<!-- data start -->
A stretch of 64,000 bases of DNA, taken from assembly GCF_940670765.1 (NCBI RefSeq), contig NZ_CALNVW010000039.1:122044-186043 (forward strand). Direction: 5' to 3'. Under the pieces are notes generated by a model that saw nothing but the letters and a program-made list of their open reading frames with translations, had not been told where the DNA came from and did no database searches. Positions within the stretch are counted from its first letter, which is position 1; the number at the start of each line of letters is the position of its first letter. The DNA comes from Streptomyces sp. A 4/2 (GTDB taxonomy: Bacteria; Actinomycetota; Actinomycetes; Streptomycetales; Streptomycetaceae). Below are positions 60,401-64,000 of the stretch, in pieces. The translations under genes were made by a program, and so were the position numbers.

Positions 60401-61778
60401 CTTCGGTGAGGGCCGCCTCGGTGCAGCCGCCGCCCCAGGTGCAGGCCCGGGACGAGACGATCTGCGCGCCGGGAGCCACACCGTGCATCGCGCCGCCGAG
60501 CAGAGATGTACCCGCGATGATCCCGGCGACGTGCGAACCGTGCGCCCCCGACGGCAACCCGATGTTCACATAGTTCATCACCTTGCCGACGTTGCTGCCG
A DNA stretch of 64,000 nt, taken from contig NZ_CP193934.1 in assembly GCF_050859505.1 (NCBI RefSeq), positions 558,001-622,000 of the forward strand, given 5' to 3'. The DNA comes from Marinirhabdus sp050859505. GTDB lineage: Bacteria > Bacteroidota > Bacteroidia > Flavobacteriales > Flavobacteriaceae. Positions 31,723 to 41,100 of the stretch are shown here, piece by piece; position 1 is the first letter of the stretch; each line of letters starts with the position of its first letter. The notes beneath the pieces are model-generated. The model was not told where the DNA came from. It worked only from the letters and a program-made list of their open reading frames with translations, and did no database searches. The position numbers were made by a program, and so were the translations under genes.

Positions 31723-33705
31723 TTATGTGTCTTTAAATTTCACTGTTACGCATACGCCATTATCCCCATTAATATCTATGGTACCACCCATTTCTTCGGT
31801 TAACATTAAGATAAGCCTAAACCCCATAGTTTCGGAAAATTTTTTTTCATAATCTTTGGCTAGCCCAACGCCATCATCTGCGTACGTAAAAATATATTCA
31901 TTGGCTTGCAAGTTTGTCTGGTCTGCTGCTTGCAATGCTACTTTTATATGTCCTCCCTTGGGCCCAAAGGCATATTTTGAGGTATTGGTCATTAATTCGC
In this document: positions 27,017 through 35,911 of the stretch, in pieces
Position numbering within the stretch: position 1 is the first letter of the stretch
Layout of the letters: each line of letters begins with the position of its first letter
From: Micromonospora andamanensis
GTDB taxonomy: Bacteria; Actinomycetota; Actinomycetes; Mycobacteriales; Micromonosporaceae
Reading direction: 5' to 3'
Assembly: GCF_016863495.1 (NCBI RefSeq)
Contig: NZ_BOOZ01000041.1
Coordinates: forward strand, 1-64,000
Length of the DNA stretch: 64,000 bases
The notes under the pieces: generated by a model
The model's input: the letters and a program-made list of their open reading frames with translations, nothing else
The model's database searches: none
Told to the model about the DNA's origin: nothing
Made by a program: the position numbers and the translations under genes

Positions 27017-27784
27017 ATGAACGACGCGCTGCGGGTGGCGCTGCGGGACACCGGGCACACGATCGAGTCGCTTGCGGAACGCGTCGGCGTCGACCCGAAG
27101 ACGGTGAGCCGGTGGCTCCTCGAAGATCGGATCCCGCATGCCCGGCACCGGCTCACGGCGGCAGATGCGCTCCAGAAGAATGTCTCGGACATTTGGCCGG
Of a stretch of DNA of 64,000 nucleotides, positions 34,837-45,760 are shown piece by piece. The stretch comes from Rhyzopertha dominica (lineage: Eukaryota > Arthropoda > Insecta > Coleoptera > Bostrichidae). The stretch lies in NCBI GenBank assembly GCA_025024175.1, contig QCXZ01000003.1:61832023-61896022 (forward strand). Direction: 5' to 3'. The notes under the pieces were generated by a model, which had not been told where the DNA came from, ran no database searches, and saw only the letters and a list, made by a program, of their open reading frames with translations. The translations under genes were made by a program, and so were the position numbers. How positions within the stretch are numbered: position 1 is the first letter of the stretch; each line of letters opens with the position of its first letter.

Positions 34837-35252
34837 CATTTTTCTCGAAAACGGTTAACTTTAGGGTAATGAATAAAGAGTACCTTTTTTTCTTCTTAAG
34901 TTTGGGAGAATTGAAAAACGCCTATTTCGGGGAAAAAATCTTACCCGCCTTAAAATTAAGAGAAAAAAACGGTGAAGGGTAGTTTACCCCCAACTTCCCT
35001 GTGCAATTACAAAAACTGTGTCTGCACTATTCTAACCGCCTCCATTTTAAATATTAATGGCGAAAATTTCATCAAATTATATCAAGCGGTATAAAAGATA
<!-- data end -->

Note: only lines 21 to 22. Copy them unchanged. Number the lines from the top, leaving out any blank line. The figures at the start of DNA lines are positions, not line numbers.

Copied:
The model's input: the letters and a program-made list of their open reading frames with translations, nothing else
The model's database searches: none